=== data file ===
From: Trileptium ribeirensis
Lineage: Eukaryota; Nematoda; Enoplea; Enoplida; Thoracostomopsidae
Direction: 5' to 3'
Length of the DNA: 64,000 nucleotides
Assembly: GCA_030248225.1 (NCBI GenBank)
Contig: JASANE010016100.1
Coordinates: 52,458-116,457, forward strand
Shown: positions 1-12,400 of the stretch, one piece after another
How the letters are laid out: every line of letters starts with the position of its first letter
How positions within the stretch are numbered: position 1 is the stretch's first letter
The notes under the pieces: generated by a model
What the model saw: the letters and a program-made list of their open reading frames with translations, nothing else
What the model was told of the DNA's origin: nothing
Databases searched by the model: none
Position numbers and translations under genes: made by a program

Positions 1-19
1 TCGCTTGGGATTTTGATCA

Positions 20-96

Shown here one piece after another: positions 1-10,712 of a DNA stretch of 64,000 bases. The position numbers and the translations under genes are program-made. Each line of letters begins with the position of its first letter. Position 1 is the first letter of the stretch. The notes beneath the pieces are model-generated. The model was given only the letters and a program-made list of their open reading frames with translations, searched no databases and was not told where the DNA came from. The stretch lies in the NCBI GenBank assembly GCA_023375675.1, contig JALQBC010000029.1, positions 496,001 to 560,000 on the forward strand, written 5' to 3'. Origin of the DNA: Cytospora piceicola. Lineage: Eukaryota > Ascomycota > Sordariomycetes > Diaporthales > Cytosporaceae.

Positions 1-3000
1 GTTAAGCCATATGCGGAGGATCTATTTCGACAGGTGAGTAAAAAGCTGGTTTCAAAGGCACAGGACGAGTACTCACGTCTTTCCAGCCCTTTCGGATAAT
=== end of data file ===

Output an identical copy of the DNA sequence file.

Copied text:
From: Trileptium ribeirensis
Lineage: Eukaryota; Nematoda; Enoplea; Enoplida; Thoracostomopsidae
Direction: 5' to 3'
Length of the DNA: 64,000 nucleotides
Assembly: GCA_030248225.1 (NCBI GenBank)
Contig: JASANE010016100.1
Coordinates: 52,458-116,457, forward strand
Shown: positions 1-12,400 of the stretch, one piece after another
How the letters are laid out: every line of letters starts with the position of its first letter
How positions within the stretch are numbered: position 1 is the stretch's first letter
The notes under the pieces: generated by a model
What the model saw: the letters and a program-made list of their open reading frames with translations, nothing else
What the model was told of the DNA's origin: nothing
Databases searched by the model: none
Position numbers and translations under genes: made by a program

Positions 1-19
1 TCGCTTGGGATTTTGATCA

Positions 20-96

Shown here one piece after another: positions 1-10,712 of a DNA stretch of 64,000 bases. The position numbers and the translations under genes are program-made. Each line of letters begins with the position of its first letter. Position 1 is the first letter of the stretch. The notes beneath the pieces are model-generated. The model was given only the letters and a program-made list of their open reading frames with translations, searched no databases and was not told where the DNA came from. The stretch lies in the NCBI GenBank assembly GCA_023375675.1, contig JALQBC010000029.1, positions 496,001 to 560,000 on the forward strand, written 5' to 3'. Origin of the DNA: Cytospora piceicola. Lineage: Eukaryota > Ascomycota > Sordariomycetes > Diaporthales > Cytosporaceae.

Positions 1-3000
1 GTTAAGCCATATGCGGAGGATCTATTTCGACAGGTGAGTAAAAAGCTGGTTTCAAAGGCACAGGACGAGTACTCACGTCTTTCCAGCCCTTTCGGATAAT